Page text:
Acute Budd-Chiari syndrome

Case contributed by Dr Bita Abbasi


Presented with abdominal pain and distention.

Patient Data

Age: 30 years
Gender: Female

Contrast-enhanced abdomino-pelvic CT scan in the portovenous phase shows a lack of enhancement of hepatic veins, filling defects in the IVC and ascites. There is a reduced and heterogeneous enhancement of liver parenchyma with sparing of the caudate lobe.  This finding is seen due to separate venous drainage of this liver segment.


Annotated images

Case Discussion

Acute Budd-Chiari syndrome is caused by thrombosis of hepatic veins and/or suprahepatic IVC. Occlusion of hepatic veins and severe ascites are the typical findings in acute Budd-Chiari syndrome. Liver parenchymal congestion leads to decreased and heterogenous liver enhancement, with the typical sparing of the caudate lobe that is drained directly into the IVC. Thrombosis may extend into the IVC, as is seen in this case. The patent IVC may also be compressed by the enlarged caudate lobe.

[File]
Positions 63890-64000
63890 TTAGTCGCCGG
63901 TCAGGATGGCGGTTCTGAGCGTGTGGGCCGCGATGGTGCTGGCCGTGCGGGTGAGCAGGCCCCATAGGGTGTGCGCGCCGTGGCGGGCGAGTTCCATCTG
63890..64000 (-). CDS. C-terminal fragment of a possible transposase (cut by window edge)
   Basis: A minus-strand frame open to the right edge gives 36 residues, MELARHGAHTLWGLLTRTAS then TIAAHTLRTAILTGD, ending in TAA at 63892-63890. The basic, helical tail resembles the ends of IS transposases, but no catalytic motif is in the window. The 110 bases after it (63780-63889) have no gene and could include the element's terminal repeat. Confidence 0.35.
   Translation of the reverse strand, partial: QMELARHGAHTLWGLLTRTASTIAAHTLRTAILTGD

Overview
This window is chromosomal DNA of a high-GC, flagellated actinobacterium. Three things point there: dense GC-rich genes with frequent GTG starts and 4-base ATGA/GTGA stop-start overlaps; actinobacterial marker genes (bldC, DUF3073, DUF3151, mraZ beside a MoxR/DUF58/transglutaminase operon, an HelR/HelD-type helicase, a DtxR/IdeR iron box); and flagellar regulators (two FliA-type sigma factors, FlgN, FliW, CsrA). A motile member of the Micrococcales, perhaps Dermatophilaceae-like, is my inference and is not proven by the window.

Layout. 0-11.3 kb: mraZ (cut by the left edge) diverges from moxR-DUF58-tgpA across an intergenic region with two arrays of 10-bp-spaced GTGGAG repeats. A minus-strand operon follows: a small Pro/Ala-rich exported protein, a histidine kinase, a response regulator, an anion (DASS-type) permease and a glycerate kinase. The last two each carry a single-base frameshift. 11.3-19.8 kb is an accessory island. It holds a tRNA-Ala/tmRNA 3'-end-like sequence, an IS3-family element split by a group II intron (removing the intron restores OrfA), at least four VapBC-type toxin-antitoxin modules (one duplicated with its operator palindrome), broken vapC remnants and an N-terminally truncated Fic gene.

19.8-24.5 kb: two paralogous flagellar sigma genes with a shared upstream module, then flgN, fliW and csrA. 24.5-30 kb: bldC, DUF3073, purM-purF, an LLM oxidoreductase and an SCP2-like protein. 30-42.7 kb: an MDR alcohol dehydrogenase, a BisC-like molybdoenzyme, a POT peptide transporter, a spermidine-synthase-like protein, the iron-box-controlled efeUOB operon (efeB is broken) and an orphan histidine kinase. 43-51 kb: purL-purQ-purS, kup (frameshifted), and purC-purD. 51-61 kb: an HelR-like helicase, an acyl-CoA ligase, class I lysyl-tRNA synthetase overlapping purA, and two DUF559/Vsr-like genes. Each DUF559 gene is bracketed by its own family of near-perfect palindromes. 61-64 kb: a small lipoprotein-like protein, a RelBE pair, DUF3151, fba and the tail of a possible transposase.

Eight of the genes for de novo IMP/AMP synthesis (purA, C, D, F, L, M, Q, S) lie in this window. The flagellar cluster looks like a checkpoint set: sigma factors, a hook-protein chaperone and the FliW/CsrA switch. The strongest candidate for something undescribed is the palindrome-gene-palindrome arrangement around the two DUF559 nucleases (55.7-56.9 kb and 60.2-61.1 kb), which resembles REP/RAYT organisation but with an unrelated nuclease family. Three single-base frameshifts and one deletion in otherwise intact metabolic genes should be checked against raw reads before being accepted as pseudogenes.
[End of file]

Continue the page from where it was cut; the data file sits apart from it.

Splenomegaly and concurrent portal hypertension are common associations. 

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